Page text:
Background: Low plasma levels of erythropoietin (EPO) in preterm infants provide a rationale for the use of EPO to prevent or treat anaemia.
Objectives: To assess the effectiveness and safety of early initiation of EPO in reducing red blood cell (RBC) transfusions in preterm and/or low birth weight infants.
Search methods: The Cochrane Central Register of Controlled Trials (The Cochrane Library), MEDLINE, EMBASE, CINAHL, abstracts from scientific meetings published in Pediatric Research and reference lists of identified trials and reviews were searched through July 2009. Searches were repeated in March 2012 including searches of Pediatric Academic Societies Annual meetings 2000 to 2012 (Abstracts2View(TM)) and clinical trials registries (clinicaltrials.gov; controlled-trials.com; and who.int/ictrp).
Selection criteria: Randomised or quasi-randomised controlled trials of early (< eight days of age) initiation of EPO treatment versus placebo or no intervention in preterm and/or low birth weight neonates.
Data collection and analysis: Data collection and analysis were accomplished using the methods of the Neonatal Cochrane Review Group.
Main results: The May 2012 update did not identify any new studies for inclusion. A number of randomised controlled trials were excluded as they compared one EPO dosing regimen with another, did not provide the numbers of infants randomised to the EPO and the placebo group, or the dose of EPO was not stated. The update includes 27 studies that enrolled 2293 preterm infants. Early EPO reduced the risk of the "use of one or more RBC transfusions" [typical risk ratio (RR); 0.80 (95% confidence interval (CI) 0.75 to 0.86); typical risk difference (RD) -0.13, (95% CI -0.17 to -0.09); number needed to benefit (NNTB) = eight, (95% CI 6 to 11); 16 studies, 1,825 infants].There was moderate heterogeneity for this outcome [RR (P = 0.004; I(2) = 56.7%); RD (P = 0.003; I(2) = 56.0%)].A total of six studies enrolling 515 infants reported on the total volume of red blood cells transfused per infant. The significant typical mean difference (MD) was a reduction of 6 mL/kg of blood transfused (mL/kg) per infant (95% CI -11 to - 1). There was moderate heterogeneity for this outcome (P = 0.02; I(2) = 63.0%). The results from 14 studies enrolling 1131 infants reported on the number of red blood cell transfusions per infant. The significant typical MD for number of red blood cell transfusions per infant was -0.33, (95% CI -0.48 to -0.18). There was high heterogeneity for this outcome (P = 0.00001, I(2) = 78%). Two studies enrolling 188 infants reported on the number of donors to whom the infant was exposed; the MD was significantly reduced -0.63, (-1.07 to -0.19). There was no heterogeneity for this outcome (P = 0.59; I(2) = 0%).There was a significant increase in the risk of stage ≥ 3 retinopathy of prematurity (ROP) in the early EPO group [typical RR; 1.65, (95% CI 1.12 to 2.43); typical RD; 0.05 (95% CI 0.01 to 0.08); number needed to harm (NNTH); 20, (95% CI 13 to 100); eight studies, 984 infants]. There was no heterogeneity for this outcome for RR (P = 0.87; I(2) = 0%), but there was moderate heterogeneity for RD (P = 0.006; I(2) = 65%). The rates for mortality and other neonatal morbidities were not significantly changed by early EPO treatment nor were neurodevelopmental outcomes at 18 to 22 months in the small number of infants tested to-date.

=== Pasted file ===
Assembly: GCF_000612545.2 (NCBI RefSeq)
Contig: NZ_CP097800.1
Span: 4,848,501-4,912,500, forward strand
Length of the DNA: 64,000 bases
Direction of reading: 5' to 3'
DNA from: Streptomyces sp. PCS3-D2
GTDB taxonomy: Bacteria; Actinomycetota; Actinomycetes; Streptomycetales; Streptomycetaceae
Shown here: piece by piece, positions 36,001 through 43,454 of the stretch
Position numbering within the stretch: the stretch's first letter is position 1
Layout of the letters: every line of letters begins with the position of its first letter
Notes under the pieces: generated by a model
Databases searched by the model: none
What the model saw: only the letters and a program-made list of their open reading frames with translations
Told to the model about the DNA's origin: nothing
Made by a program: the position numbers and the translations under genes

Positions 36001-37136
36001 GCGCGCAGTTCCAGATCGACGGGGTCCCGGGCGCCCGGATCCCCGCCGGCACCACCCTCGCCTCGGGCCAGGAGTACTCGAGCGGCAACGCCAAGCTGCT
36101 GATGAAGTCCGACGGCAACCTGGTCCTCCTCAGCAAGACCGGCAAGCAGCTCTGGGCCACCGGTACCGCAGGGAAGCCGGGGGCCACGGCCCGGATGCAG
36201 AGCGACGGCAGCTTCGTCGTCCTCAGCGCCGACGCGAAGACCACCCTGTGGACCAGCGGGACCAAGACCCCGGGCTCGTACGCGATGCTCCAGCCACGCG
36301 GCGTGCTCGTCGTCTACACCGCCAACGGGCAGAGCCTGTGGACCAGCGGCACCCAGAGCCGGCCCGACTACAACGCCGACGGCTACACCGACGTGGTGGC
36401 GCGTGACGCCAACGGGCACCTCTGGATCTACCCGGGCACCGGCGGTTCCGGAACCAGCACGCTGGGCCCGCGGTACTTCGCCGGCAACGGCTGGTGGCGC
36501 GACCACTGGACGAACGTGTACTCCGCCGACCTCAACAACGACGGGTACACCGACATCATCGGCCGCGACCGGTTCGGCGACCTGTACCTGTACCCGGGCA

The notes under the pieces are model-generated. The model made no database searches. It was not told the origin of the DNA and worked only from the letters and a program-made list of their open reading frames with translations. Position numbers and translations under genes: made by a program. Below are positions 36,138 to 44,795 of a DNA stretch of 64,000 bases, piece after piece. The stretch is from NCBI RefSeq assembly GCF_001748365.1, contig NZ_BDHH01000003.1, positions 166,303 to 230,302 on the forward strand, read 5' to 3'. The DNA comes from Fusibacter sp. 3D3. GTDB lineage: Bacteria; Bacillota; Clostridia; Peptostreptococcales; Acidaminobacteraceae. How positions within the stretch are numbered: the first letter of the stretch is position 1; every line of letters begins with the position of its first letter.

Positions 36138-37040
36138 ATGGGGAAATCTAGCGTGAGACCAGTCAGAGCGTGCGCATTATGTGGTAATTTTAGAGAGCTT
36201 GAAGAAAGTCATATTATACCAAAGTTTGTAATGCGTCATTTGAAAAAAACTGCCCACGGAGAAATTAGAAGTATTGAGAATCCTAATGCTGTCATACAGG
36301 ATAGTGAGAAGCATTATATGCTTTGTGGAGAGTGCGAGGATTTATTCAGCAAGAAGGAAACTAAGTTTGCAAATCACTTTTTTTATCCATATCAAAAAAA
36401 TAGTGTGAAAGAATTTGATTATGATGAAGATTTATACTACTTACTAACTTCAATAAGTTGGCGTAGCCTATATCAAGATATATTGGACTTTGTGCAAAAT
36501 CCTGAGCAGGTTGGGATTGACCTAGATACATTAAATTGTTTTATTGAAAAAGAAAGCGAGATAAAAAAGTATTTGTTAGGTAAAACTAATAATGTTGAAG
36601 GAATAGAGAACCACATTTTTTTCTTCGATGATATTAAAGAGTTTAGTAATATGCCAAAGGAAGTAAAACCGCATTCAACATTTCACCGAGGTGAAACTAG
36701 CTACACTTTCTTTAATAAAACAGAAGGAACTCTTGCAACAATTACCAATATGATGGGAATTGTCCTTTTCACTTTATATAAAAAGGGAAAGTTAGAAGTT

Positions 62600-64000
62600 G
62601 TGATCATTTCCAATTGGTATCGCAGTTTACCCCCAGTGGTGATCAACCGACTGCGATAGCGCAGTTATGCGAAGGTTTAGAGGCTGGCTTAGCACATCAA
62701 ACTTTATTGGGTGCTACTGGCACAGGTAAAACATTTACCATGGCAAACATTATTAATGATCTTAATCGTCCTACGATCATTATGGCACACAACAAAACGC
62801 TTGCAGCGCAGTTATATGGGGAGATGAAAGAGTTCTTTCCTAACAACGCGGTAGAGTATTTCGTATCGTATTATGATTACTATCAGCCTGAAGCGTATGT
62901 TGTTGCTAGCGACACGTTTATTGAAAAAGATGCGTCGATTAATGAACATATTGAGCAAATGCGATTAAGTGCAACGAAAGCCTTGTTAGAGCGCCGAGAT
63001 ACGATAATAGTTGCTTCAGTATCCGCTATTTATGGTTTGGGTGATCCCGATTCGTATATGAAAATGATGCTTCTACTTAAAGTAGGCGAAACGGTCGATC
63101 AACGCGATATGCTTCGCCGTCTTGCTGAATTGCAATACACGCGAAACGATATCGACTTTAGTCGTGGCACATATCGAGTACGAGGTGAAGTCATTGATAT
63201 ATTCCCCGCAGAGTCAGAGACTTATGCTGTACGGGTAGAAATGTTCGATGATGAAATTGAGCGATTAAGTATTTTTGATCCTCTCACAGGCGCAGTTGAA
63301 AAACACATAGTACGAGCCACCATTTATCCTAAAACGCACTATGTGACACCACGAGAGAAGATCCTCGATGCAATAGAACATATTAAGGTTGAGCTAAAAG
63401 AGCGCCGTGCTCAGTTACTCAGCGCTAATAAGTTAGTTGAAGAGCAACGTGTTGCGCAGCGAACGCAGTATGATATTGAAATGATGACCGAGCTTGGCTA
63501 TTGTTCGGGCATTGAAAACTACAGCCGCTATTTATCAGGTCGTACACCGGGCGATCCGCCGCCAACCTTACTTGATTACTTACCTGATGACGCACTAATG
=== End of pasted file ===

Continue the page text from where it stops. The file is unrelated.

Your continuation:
Authors' conclusions: Early administration of EPO reduces the use of RBC transfusions and the volume of RBCs transfused. These small reductions are of limited clinical importance. Donor exposure is probably not avoided since most studies included infants who had received RBC transfusions prior to trial entry. There was a significant increase in the rate of ROP (stage ≥ 3). Early EPO does not significantly decrease or increase any of the other important adverse outcomes. Ongoing research should deal with the issue of ROP and evaluate the current clinical practice that will limit donor exposure. Due to the limited benefits and the increased risk of ROP, early administration of EPO is not recommended. Evidence is lacking for the possible neuro protective role of EPO in preterm infants. This topic will be reviewed in separate Cochrane reviews for preterm and term and late preterm infants.